He would squeeze my finger with such eerie intent, again and again. Knowing he was never meant to stay but hanging on as long as he could, giving us time to fix him onto our souls. Reflex? I'm choosing not to buy it. Ben still doesn't grip like that. Compared to his old-soul brother, Ben is shiny new, a face-value boy. A puppy among babies, unabashedly peeved or curious or hungry or zonked.
Everything Ben has done is one more thing that Liam will never do. He breastfeeds, moves from incubator to crib, has the last remaining tube taken away until he is just mine, fleshy and pink. Then he will walk, talk, run, gaining momentum while his brother remains a still-life, never able to move beyond what he was.
I linger out here longer than I should, at night. Sometimes seeking Liam in pictures or words, summoning him, but mostly wishing I could just go to bed, escape from such vivid loss. Wishing it would leave me alone, just for a while. The false hope of rosy cheeks. His bare rump in my hand, growing cold.
I’ve heard it said of other mamas who have lost babies: Every conversation steers itself towards the baby. It’s getting… tiresome. She really needs to move on. It’s not healthy. Perhaps you’re thinking that right now with the best of intentions. If you are, I’ve got no defense nor offense. It is what it is. It follows me everywhere, this dark cloud, the resting state, the default. I don't choose to wallow. It is overcome with sheer effort, like swimming against a channel tide. I dance and sing and zerbert, roll in the grass and hide-and-seek and all-fall-down. I give them both the gift of innocence as well as I might. I come here to skim off the crud that floats to the top.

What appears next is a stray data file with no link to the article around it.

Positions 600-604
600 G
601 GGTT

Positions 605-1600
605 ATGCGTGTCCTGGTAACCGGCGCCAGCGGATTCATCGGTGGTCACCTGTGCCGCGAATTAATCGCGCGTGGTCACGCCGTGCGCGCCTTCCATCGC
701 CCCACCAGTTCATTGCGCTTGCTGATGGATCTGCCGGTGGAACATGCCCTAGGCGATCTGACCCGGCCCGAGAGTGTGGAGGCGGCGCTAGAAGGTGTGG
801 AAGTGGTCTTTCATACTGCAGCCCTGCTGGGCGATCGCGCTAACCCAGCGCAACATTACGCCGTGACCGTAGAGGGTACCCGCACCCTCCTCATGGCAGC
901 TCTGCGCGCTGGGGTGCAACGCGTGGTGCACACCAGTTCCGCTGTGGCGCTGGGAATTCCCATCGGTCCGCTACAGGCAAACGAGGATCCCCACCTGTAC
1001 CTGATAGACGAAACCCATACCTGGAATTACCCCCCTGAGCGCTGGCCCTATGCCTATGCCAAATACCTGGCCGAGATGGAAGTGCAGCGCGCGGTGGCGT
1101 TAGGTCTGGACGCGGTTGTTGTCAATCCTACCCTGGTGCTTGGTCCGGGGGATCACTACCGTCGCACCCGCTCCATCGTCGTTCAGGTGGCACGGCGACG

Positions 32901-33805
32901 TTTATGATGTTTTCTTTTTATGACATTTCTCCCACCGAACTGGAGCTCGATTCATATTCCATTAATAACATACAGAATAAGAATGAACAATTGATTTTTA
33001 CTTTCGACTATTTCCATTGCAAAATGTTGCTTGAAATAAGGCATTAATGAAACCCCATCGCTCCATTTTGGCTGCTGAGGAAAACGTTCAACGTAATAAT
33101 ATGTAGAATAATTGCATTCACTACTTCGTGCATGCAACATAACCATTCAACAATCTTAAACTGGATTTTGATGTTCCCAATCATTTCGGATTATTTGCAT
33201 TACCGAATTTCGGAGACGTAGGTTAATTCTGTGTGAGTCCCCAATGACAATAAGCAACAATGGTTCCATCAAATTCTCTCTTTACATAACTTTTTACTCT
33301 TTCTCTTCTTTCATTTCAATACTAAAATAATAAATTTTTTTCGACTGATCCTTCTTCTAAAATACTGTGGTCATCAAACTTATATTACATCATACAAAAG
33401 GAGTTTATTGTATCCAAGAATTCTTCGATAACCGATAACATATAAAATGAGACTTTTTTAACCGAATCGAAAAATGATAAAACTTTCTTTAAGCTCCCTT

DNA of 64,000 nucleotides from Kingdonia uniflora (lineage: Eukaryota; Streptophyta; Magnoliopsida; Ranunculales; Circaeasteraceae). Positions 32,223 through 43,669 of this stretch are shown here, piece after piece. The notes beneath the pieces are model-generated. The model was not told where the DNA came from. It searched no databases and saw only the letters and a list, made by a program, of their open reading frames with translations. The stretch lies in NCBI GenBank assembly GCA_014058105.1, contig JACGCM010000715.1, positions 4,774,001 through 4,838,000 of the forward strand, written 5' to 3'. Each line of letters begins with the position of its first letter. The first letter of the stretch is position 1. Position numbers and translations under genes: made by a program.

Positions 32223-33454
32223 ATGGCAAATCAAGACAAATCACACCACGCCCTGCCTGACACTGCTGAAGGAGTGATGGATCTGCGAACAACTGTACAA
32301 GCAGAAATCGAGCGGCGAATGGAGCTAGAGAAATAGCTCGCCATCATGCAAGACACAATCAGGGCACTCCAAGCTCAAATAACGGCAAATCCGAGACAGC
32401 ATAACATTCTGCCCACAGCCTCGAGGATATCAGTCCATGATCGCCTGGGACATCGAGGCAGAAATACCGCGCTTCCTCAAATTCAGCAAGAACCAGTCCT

I’d probably say the same thing, reading me. I’d be sympathetic but a little drained, wanting her to move on not only for her own sake but for mine as well. I don’t want to be a melancholy mother. I don’t want Ben to catch me looking at him longingly as though he’s not enough. Or staring into space, stuck on continuous replay. For him, and for Evan, there should be no bitter. Only sweet.
But free of audience the tears find me again, on this day two months since they were born, because it all just went so wrong.